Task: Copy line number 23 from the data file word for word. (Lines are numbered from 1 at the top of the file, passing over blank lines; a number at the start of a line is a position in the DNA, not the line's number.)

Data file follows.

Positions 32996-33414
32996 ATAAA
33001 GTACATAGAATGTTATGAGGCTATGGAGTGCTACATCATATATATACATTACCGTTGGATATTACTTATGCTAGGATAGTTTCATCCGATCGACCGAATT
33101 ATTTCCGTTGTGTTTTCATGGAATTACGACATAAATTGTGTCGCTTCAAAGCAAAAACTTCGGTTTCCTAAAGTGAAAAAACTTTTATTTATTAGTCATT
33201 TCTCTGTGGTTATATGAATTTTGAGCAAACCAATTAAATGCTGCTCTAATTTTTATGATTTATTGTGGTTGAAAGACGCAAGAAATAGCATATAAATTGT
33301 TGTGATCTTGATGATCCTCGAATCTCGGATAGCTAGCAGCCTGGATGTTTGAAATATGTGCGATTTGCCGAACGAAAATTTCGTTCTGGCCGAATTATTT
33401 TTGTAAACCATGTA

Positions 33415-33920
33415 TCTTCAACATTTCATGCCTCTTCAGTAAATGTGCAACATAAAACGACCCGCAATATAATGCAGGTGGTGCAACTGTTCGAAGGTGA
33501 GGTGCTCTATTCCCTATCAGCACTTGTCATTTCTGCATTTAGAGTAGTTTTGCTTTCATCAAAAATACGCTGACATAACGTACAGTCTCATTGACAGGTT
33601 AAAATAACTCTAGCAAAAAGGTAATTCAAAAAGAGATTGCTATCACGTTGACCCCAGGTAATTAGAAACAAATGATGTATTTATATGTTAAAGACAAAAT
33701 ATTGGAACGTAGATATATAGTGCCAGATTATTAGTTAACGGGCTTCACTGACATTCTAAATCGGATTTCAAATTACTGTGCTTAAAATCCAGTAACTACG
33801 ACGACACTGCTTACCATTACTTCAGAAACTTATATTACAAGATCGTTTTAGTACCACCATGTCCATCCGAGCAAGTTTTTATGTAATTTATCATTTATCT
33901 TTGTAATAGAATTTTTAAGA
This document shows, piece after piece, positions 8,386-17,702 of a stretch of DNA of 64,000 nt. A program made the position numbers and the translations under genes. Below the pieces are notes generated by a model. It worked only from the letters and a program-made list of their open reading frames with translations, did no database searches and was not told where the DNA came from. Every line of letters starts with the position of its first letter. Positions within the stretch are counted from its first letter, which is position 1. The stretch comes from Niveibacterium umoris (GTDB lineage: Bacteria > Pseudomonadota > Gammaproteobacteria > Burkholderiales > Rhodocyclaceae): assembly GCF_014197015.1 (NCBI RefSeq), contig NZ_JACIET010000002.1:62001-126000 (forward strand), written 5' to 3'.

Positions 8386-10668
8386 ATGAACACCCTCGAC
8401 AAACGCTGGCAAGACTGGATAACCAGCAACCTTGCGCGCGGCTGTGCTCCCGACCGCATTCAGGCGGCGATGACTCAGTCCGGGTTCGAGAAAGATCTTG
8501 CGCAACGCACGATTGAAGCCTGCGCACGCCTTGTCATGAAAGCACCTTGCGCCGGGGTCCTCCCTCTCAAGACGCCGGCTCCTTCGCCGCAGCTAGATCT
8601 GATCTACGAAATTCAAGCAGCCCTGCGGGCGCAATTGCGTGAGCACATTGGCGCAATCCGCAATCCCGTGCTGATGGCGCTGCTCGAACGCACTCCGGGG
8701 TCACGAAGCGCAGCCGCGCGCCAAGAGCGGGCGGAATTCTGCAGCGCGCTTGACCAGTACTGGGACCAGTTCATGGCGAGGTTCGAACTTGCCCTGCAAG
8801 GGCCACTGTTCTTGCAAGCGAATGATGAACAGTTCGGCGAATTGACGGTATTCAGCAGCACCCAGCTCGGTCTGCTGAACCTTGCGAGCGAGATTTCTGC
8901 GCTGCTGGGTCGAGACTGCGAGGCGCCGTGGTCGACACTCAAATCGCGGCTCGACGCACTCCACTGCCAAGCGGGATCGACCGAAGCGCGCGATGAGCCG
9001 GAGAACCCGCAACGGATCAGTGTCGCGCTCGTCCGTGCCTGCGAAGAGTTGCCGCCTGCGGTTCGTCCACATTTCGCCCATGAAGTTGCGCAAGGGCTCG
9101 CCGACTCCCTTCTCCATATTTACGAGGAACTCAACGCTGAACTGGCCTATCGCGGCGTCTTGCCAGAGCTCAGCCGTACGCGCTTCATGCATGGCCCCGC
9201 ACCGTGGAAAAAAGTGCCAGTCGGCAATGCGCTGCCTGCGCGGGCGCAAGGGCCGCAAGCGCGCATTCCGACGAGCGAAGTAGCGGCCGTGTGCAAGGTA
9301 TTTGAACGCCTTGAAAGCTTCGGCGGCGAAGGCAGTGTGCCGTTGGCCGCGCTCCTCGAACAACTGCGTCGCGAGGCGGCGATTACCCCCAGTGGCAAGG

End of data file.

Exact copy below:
8901 GCTGCTGGGTCGAGACTGCGAGGCGCCGTGGTCGACACTCAAATCGCGGCTCGACGCACTCCACTGCCAAGCGGGATCGACCGAAGCGCGCGATGAGCCG